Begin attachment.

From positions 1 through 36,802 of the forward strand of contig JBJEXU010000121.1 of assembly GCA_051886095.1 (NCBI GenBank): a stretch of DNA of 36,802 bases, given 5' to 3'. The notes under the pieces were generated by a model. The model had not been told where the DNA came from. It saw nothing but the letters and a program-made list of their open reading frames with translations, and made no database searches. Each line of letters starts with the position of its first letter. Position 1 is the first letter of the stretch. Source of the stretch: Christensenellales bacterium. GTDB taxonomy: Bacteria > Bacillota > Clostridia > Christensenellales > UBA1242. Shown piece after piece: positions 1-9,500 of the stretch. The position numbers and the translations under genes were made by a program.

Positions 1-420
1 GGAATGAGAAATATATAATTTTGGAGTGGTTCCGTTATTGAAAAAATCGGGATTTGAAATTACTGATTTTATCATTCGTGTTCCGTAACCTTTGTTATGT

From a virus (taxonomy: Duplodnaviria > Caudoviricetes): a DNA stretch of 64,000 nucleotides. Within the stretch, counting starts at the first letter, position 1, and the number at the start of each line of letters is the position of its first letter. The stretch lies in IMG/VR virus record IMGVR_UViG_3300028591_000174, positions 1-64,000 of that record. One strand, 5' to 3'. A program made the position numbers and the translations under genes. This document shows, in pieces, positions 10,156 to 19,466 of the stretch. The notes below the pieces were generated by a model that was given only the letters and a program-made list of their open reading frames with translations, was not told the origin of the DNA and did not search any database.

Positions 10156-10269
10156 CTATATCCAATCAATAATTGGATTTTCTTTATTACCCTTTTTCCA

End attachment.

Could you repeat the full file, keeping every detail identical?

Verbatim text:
From positions 1 through 36,802 of the forward strand of contig JBJEXU010000121.1 of assembly GCA_051886095.1 (NCBI GenBank): a stretch of DNA of 36,802 bases, given 5' to 3'. The notes under the pieces were generated by a model. The model had not been told where the DNA came from. It saw nothing but the letters and a program-made list of their open reading frames with translations, and made no database searches. Each line of letters starts with the position of its first letter. Position 1 is the first letter of the stretch. Source of the stretch: Christensenellales bacterium. GTDB taxonomy: Bacteria > Bacillota > Clostridia > Christensenellales > UBA1242. Shown piece after piece: positions 1-9,500 of the stretch. The position numbers and the translations under genes were made by a program.

Positions 1-420
1 GGAATGAGAAATATATAATTTTGGAGTGGTTCCGTTATTGAAAAAATCGGGATTTGAAATTACTGATTTTATCATTCGTGTTCCGTAACCTTTGTTATGT

From a virus (taxonomy: Duplodnaviria > Caudoviricetes): a DNA stretch of 64,000 nucleotides. Within the stretch, counting starts at the first letter, position 1, and the number at the start of each line of letters is the position of its first letter. The stretch lies in IMG/VR virus record IMGVR_UViG_3300028591_000174, positions 1-64,000 of that record. One strand, 5' to 3'. A program made the position numbers and the translations under genes. This document shows, in pieces, positions 10,156 to 19,466 of the stretch. The notes below the pieces were generated by a model that was given only the letters and a program-made list of their open reading frames with translations, was not told the origin of the DNA and did not search any database.

Positions 10156-10269
10156 CTATATCCAATCAATAATTGGATTTTCTTTATTACCCTTTTTCCA